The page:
It’s all because of the roots. “Komb-” is an action-like root. “Bros-” is a thing-like root. When you add the noun ending to a thing root (bros-) it just means the thing. But when you add it to an action root, it means “the action of <root>”. There are other ways to achieve what we want with these roots: knowing that “komb-” is an action root, but that we want the word for “comb” we can use the tool-like suffix “il”, “Kombilo” means “(a) comb”. Conversely, we can use the continual action suffix “ad” on “bros-” if we wanted “the action of brushing”, “brosado”.

This may seem unnecessarily complicated at first, but once the idea is internalised, it makes the process of word-building a lot more foolproof and interpret-able.

There are three main classes with respect to the the characteristics above: action-like, quality-like, and thing-like (like verb, adjective, noun).

Though we could define subcategories. Since within the class of thing-like words, for example, there are tool words, profession words, people words, animal words. All of these will have slightly different interactions (that are usually quite obvious don’t worry).

The point of this post is to create awareness of this fact rather than talk about all possible different interactions of these words (Or I’d be basically translating the PMEG). I’ll give you a few examples of the different roots, and in future posts I’ll talk about interesting things you can do with different roots. For example, it’s not always enough to say “oh this suffix changes the meaning of words to X”. Often one must say “When applied to quality-like roots the meaning is X, with thing-like roots Y…” (Check out this post, which shows how the verb ending interacts with a few different root classes).

Quality-like roots inherently show description, the quality or characteristics of something:

  • blu-: blua = blue
  • saĝ-: saĝa = wise
  • bel-: bela = beautiful

These words naturally lend themselves to the “a” ending of adjectives, describing words.

Action-like roots inherently show action, or state.

  • kur-: kuri = to run
  • rid-: ridi = to laugh
  • kant-: kanti = to sing

The words naturally lend themselves to the “i” ending of verb infinitives (and other verb endings). The “i” shows you the action you expect from the root, and then other affixes will derive meaning from the different interpretations of the action.

Thing-like roots are those that fit into neither of the above, being about either concrete things, or concepts.

  • tabl-: tablo = (a) table
  • hund-: hundo = (a) dog

They lend themselves to the noun ending “o”. They will action differently than the previous categories when participating in word building.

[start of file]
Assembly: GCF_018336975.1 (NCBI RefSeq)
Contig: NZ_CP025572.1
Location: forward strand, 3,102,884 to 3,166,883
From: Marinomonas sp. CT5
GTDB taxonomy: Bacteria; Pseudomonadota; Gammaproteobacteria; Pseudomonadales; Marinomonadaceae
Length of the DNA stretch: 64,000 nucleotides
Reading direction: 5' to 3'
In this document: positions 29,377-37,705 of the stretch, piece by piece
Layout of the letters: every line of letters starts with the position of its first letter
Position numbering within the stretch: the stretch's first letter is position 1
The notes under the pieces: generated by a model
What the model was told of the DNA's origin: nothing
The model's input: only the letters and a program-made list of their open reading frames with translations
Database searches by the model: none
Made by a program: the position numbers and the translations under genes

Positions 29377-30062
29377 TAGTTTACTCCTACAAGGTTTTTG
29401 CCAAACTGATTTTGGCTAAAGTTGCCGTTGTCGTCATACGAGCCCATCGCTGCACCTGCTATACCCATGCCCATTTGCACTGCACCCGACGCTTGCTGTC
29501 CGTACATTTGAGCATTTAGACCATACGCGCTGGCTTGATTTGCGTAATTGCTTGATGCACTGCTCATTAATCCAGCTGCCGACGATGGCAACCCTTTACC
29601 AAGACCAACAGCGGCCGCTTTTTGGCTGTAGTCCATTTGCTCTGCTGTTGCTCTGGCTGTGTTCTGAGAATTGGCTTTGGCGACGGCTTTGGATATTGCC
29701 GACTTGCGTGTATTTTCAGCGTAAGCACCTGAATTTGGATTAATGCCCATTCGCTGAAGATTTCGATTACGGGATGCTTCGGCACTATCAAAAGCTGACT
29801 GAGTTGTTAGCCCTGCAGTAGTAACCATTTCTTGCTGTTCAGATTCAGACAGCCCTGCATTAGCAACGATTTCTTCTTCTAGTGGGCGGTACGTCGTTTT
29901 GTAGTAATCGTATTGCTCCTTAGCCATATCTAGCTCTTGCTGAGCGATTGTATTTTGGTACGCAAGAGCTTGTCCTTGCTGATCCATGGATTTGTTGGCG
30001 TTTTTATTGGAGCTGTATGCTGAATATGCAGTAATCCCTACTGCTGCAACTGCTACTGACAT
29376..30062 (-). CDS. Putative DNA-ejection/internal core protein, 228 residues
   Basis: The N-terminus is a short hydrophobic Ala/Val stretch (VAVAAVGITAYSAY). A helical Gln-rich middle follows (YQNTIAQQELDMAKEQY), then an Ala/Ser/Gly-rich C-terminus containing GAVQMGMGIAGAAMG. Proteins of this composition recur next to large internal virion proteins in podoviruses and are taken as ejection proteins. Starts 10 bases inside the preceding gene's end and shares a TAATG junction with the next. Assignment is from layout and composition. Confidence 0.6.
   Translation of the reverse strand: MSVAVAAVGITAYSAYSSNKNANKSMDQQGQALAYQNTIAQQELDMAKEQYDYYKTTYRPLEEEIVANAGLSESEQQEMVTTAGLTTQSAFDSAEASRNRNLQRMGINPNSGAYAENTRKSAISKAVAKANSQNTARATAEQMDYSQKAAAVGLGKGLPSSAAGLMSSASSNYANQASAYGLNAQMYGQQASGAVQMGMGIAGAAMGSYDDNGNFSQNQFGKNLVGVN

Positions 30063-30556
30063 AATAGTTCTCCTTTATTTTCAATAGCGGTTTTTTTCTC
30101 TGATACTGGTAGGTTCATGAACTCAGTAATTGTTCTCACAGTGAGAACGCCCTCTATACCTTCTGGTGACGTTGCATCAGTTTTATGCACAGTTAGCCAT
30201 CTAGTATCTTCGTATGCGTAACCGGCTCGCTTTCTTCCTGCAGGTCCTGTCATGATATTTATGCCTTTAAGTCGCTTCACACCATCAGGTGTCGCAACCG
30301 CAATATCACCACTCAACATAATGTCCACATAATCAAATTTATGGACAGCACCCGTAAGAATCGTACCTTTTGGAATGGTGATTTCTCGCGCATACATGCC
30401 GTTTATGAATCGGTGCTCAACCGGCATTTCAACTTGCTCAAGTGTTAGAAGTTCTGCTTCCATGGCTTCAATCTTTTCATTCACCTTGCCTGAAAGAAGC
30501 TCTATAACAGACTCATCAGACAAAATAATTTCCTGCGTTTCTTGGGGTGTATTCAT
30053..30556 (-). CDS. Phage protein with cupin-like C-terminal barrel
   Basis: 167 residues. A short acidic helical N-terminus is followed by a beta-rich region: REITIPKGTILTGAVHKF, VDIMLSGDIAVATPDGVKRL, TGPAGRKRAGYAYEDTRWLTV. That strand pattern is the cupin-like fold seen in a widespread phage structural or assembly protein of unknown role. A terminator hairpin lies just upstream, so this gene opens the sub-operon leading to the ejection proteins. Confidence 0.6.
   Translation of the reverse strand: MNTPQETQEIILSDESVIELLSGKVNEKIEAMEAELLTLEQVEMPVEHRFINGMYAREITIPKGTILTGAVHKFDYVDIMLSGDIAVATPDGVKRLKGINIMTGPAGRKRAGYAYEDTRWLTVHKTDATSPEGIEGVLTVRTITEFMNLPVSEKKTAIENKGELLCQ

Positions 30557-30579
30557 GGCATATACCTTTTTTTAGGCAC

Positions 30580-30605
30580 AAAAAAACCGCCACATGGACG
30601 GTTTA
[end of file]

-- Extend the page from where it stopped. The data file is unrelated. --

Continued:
Continue to endure!

Possibly confusing words today! Following on from the theme of the last post; check it out if you don’t know what I mean by transitivity.

The word “daŭri” is often translated as “continue”, but this can be misleading. Your first defence is to think of it as “to endure/last”.

  • Li ne daŭros = He will not last/endure/continue

This is an intransitive use of the verb; there is no object. The action “lasting” is what the subject “he” is doing, it’s not doing anything to an object.

However, in English we use “continue” in the following way too:

  • He continued his speech

Notice here, that there’s an object! See how the object – the speech – is being continued, rather than the subject “he” as in “he will continue/endure”. This is a different meaning!

This is where the “ig” suffix comes in handy again! The easiest way to make a verb transitive (so it acts on an object) is to give it this suffix. Then a subject can cause an object to do something.

So “daŭrigi” means “to cause to continue/ to continue <something>”:

  • Li daŭrigis sian rakonton = he continued his story

Notice how it must have an object. He must be causing something to continue. So what happens if you don’t say anything after “daŭrigi”? An object is implied!

  • Li daŭrigis = He continued

This does not imply that he endured or lasted! Instead it implies he continued something, caused something to continue.

Conversely, if you see “daŭri” before words that are receiving the accusative “n” (so ordinarily they should be objects), despite the fact that daŭri is intransitive and so shouldn’t take a direct object, then this is something else…

In future posts, I will explain the different uses of the accusative “n”, just note that you may see such constructions as:

  • Mi daŭros du monatojn = I will last/endure [for] two months.

Notice how the amount of time is in the accusative. The amount of time isn’t an object of the verb, nothing is being done to the time, the accusative here is just showing a relation between the action and the duration of it. No doubt there’ll be more about this in future!